• Where travel is to a sanctioned country, consider how you might support the traveller(s) if they get into difficulty or are injured. Sanctions can make it illegal for a travel insurer to send money into the country, so it might be necessary for the institution to make alternative plans such as covering costs incurred, for medical treatment or evacuation for instance, and then claiming these back directly from the insurer, subject to policy terms and conditions.
  • Pre-travel risk checks are considered best practice before booking any travel, especially where someone is travelling to a high-risk area. As a minimum, it’s essential that staff engage with the university or college insurance team before arranging any travel to ensure there are no issues around cover.

At point of booking

  • Check the travel company’s policy if the trip has to be cancelled due to COVID-19 and understand your options. Ideally, the deposit or costs incurred should be refundable by the travel company, or there should be an option to rearrange the trip. Travel insurers require you to have requested a refund from the travel company, airline etc first before submitting a claim for non-recoverable expenses.

Before travel

  • Double check it’s ok to travel. Restrictions and entry requirements can change so make sure everyone is prepared before they head to the airport. Although travel insurers may cover the trip if it has to be cancelled due to causes outside the control of the traveller, any additional costs incurred because someone didn’t check the requirements and was subsequently turned away at the border, are unlikely to be valid grounds for a claim.
  • Be aware of all the travel insurance support that’s available. Most insurers have useful apps for smartphones or devices to help travellers while they’re away so make sure these are downloaded and configured before they travel. Make sure all travellers have contact numbers for both the insurance company and the university/college if there’s an issue or emergency while they’re away.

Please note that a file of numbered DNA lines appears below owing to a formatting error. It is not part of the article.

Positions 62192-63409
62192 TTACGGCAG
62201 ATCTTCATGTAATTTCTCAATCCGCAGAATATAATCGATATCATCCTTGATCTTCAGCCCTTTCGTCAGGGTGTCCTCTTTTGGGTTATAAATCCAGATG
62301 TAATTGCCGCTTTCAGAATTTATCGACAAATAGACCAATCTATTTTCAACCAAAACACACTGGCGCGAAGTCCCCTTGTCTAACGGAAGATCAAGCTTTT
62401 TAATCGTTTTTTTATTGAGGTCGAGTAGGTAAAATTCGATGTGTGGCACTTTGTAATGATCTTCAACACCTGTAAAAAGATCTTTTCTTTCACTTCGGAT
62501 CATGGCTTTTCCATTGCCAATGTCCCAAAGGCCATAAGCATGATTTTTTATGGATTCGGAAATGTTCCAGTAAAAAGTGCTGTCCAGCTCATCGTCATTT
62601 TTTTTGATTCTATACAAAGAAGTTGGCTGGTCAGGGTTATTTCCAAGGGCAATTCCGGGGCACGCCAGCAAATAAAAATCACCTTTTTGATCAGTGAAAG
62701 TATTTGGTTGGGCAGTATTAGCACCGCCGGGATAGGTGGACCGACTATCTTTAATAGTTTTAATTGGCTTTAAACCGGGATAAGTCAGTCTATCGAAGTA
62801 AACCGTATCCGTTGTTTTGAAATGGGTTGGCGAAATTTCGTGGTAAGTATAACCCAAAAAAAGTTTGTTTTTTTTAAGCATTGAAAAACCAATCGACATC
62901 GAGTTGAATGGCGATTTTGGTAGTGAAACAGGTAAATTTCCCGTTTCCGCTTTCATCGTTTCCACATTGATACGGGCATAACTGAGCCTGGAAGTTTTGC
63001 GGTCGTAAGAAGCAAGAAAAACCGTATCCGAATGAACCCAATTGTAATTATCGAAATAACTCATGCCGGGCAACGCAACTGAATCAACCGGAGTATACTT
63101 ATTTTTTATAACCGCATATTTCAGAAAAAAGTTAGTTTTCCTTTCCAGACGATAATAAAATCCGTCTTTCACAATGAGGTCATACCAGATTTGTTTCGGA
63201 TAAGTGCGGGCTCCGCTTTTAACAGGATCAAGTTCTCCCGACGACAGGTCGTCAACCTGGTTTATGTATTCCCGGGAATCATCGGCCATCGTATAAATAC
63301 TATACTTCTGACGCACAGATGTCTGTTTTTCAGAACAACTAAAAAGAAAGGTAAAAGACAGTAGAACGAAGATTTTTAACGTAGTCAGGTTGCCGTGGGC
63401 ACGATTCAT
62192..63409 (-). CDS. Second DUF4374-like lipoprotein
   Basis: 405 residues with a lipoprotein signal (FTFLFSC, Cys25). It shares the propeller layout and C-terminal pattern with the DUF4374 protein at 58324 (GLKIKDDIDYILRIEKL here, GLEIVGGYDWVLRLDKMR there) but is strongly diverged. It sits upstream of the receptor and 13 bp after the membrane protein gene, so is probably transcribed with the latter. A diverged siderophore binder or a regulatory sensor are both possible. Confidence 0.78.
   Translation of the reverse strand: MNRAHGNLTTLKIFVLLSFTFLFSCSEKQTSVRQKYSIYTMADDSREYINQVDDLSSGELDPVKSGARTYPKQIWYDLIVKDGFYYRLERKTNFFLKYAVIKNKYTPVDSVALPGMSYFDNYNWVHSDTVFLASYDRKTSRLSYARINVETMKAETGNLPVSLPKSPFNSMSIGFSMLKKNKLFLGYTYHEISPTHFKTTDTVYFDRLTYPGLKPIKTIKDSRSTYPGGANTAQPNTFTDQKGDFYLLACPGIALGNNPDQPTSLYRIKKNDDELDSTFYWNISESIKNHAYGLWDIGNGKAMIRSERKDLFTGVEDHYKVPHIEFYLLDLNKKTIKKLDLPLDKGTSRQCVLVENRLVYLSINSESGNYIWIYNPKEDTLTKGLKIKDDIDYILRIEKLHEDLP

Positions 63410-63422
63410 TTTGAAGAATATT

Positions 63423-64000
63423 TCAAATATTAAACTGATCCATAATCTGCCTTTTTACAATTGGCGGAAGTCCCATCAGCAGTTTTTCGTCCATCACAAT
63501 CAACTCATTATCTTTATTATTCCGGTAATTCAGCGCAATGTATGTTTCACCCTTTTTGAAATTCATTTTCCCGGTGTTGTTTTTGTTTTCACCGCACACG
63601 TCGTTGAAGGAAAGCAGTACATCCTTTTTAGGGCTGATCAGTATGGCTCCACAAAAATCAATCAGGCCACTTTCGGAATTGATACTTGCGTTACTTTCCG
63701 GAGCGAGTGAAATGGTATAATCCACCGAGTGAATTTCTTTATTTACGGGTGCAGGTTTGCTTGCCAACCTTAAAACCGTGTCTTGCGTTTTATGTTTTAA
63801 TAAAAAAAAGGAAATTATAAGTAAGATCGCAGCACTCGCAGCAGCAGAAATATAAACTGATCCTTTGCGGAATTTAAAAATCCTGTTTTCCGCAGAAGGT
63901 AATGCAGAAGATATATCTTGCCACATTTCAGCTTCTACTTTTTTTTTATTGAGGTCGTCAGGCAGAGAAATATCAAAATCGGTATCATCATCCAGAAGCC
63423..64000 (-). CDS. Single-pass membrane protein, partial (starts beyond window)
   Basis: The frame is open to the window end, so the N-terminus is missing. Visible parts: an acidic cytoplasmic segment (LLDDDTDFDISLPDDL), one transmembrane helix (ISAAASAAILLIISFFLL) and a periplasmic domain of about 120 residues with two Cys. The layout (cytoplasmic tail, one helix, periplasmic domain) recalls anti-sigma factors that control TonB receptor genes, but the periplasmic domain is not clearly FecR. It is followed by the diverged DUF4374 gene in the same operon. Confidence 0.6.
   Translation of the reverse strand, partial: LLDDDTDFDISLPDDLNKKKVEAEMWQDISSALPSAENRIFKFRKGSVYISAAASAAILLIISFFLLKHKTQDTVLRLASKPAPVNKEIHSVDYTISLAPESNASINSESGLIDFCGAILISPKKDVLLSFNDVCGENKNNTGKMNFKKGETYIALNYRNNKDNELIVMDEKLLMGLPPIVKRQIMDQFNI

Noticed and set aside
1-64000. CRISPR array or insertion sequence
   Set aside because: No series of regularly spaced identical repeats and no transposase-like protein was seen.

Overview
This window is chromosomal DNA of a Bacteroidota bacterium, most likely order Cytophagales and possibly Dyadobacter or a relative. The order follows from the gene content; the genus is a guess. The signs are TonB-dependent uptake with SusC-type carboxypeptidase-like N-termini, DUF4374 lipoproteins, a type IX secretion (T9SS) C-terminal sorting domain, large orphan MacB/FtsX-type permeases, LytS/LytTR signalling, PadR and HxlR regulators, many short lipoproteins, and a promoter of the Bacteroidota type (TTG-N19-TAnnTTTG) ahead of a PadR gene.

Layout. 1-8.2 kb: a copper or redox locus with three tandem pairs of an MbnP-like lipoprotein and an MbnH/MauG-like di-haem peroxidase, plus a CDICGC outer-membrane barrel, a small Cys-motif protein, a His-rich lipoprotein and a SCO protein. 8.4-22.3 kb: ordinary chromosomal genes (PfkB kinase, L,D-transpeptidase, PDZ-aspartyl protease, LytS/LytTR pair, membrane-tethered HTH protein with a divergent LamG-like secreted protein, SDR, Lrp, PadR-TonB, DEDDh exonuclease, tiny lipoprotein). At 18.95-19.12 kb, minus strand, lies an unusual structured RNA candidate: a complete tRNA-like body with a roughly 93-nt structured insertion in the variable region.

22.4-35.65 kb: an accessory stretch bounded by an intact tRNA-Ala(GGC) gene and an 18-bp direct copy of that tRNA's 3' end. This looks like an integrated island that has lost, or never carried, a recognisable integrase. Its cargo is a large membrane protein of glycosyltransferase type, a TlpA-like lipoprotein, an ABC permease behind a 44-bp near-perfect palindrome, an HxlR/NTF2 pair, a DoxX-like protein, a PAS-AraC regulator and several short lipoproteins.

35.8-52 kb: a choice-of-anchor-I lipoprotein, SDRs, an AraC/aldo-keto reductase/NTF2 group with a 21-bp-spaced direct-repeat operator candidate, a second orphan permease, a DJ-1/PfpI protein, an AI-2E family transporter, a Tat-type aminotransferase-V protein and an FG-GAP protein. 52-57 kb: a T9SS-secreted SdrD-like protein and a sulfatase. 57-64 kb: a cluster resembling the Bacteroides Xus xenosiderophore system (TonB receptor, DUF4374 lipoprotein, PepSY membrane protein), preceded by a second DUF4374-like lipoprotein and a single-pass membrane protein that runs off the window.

During travel

  • If the traveller requires support for either a medical, security or other reason while overseas, encourage them to use the emergency numbers provided by the travel insurer.
  • Travel insurers, and any third party travel assist companies they engage, can arrange hospital treatment, accommodation or advice on dealing with local matters. Utilising partner hospitals/emergency medical centres, can drastically reduce the costs incurred, and allows for matters such as repatriation or transport to be managed more effectively.
  • Ensure travellers have an understanding of travel insurance or other insurance policy terms and conditions. There are often conditions around security of items that are taken on trips and sometimes property or equipment taken away can be of very high value.

As the world starts to reopen again, university and college insurance managers need to work closely with staff to ensure their travel plans are possible. Encouraging them to book responsibly, using pre-travel risk checks and liaising with brokers and insurers as early as possible for high risk or sanctioned countries, will help to ensure the smooth return of travel to the education timetables.

More information

For further information or to discuss anything raised in this article, speak to your account manager or contact Matt James at [email protected].